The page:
Published: Tue, December 26, 2017
Tech | By Constance Martin

Apple admits to slowing iPhones, you're not imagining it

Apple admits to slowing iPhones, you're not imagining it

A press release for one of the lawsuits, led by the Atlas Consumer Law group in IL, says Apple's "iOS updates, plaintiffs claim, were engineered with this very objective in mind-fraudulently forcing iPhone owners to purchase the latest model offered by Apple".

Apple has been hit with a class-action lawsuit, after admitting it deliberately slows down older models of iPhones. "As a result of Defendant's wrongful actions, Plaintiffs and Class Members had their phone slowed down, and thereby it interfered with Plaintiffs' and Class Members' use or possession of their iPhones, Plaintiffs and Class Members have otherwise suffered damages", the class action complaint, published by CNBC broadcaster, read.

"Our goal is to deliver the best experience for customers".

Evidence of the software change could be seen in power-intensive tasks - such as creating Snapchat filters - that became slower to demand less of the system.

On Thursday, the company admitted slowing down outdated iPhone devices with low-capacity batteries, saying it is a way of protecting the devices' components.

Another lawsuit filed on Thursday involves five owners of various smartphones from various states.

If it ever feels like your older model iPhone gets slower when a new version is released, you aren't wrong. Apple has been relatively silent over the issue but in a statement earlier this week, they revealed the reason.

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A man died at an Abington apartment complex yesterday in a fire that remains under investigation. Several apartments, however, did receive a large amount of smoke damage, Phoenix fire said.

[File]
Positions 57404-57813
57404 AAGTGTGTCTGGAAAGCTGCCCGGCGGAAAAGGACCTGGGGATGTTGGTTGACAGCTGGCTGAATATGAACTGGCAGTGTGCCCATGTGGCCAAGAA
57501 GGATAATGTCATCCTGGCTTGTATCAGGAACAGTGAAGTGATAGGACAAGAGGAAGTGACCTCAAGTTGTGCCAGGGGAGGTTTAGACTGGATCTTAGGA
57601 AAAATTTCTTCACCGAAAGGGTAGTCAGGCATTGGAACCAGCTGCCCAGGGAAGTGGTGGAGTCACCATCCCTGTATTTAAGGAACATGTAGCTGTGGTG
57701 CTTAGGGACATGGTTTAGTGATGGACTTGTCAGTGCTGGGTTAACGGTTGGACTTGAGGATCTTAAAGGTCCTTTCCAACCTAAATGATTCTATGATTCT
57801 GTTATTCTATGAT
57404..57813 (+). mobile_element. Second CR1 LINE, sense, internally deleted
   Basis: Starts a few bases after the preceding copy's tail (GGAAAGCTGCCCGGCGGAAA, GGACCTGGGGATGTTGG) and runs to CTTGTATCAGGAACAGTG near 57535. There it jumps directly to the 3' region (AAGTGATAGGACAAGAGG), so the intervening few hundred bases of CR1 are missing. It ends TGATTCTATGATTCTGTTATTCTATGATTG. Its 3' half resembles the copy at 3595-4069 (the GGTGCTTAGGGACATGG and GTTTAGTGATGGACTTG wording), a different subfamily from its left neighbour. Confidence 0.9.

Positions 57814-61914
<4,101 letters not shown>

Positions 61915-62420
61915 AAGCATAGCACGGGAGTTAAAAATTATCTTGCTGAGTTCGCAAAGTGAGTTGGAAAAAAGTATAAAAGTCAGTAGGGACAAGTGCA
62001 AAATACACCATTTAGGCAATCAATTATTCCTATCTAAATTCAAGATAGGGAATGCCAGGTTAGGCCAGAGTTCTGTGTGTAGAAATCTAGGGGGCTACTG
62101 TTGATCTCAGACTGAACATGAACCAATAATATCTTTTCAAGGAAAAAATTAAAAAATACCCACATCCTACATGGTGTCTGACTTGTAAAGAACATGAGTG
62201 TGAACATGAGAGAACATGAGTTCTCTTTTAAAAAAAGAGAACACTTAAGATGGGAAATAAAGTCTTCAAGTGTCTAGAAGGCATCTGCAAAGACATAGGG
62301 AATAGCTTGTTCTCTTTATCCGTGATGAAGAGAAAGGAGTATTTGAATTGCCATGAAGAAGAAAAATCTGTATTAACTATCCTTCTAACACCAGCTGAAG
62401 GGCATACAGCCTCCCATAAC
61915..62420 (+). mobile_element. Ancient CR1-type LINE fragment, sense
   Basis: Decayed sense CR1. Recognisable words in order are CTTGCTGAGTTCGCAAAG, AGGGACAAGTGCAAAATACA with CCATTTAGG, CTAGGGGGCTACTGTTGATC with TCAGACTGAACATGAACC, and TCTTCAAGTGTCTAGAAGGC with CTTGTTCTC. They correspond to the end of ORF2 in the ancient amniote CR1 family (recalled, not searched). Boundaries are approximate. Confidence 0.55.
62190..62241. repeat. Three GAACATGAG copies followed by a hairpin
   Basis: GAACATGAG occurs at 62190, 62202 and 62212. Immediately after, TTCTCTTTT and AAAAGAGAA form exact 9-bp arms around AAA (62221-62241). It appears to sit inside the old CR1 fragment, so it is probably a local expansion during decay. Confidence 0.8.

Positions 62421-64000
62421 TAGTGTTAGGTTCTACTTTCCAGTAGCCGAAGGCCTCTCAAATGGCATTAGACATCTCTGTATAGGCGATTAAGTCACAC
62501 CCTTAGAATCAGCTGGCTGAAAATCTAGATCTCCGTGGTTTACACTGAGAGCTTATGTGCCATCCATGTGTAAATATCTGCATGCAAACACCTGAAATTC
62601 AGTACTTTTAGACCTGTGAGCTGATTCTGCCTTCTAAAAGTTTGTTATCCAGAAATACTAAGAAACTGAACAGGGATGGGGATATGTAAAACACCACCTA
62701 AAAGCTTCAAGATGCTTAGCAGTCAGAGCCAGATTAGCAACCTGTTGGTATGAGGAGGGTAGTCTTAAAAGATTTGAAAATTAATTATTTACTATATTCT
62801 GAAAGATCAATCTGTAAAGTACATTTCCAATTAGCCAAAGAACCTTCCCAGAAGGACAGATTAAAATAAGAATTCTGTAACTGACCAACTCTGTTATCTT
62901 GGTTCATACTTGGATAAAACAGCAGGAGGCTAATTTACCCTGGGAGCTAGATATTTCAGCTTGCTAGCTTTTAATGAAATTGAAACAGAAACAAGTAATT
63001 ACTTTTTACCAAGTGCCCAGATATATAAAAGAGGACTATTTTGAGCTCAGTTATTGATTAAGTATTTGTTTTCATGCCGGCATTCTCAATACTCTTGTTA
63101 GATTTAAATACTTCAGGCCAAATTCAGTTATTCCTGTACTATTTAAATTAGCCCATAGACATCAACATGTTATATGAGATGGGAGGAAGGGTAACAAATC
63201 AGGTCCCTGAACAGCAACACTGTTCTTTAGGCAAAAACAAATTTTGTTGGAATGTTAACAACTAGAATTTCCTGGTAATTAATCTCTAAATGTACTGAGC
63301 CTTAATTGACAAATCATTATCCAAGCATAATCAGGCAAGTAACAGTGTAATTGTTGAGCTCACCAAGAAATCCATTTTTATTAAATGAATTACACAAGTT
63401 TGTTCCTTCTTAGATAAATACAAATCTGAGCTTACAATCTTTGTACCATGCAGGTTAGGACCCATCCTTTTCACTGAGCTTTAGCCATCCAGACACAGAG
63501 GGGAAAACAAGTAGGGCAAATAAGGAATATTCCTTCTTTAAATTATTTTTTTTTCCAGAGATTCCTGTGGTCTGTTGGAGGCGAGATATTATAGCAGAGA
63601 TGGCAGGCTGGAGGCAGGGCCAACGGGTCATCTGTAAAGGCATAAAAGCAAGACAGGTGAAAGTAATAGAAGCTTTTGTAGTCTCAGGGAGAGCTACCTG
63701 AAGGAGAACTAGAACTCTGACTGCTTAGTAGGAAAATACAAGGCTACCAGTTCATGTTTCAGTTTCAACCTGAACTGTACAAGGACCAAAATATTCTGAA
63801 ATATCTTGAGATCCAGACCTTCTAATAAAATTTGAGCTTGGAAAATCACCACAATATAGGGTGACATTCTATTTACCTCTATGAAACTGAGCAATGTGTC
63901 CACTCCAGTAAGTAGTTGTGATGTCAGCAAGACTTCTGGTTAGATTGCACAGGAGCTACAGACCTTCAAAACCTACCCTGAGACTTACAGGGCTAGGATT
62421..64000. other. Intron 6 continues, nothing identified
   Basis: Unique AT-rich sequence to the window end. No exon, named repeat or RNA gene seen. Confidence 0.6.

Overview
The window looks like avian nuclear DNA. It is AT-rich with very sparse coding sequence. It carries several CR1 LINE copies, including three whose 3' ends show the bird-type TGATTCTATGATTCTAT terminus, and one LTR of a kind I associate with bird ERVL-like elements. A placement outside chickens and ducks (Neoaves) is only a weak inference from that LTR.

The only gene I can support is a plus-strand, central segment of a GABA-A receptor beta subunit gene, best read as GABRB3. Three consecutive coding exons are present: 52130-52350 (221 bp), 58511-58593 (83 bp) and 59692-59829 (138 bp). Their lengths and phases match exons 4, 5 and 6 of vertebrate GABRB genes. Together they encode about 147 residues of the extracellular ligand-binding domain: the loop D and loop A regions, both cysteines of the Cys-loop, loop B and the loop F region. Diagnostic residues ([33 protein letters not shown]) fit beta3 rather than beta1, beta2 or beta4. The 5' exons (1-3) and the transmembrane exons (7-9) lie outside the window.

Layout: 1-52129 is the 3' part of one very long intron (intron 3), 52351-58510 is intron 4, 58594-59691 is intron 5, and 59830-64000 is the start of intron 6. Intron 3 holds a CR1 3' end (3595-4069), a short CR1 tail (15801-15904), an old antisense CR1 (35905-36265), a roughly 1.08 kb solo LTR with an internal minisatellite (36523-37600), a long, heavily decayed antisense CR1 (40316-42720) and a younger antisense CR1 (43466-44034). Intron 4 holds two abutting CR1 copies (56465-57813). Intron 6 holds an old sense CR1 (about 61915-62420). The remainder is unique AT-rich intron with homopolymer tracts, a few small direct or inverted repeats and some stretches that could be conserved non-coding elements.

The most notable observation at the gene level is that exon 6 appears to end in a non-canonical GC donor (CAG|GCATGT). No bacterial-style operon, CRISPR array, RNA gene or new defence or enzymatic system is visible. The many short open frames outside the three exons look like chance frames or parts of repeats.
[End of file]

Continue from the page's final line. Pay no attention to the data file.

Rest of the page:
In one of the most popular threads ever posted to the forum, user TeckFire discovered that his phone could recognise a dying battery, and tempered the speed of apps and photos to keep the phone alive. Last year, the slowdown was added to iPhone 6, 6S and SE handsets, and the release of iOS 11.2 saw it added to the iPhone 7 as well.

"We think they could have extended the phones' life if (Apple) had been more honest", he said.

The problem can be remedied by replacing the phone's battery.

Poole also criticized Apple's quiet, behind-the-scenes power management.

"Smoothing out" means that phones will reorder incoming commands to make sure not all of them are done in parallel, Doron Myersdorf, CEO instant-charging battery startup StoreDot reportedly said.

Now if the verdict goes in the favor of the plaintiffs, then every individual who has owned an iPhone before the iPhone 8 is expected to be compensated. However, Stefan Bogdanovich argues in his lawsuit that this practice isn't disclosed to iPhone customers when they sign their contracts with Apple.

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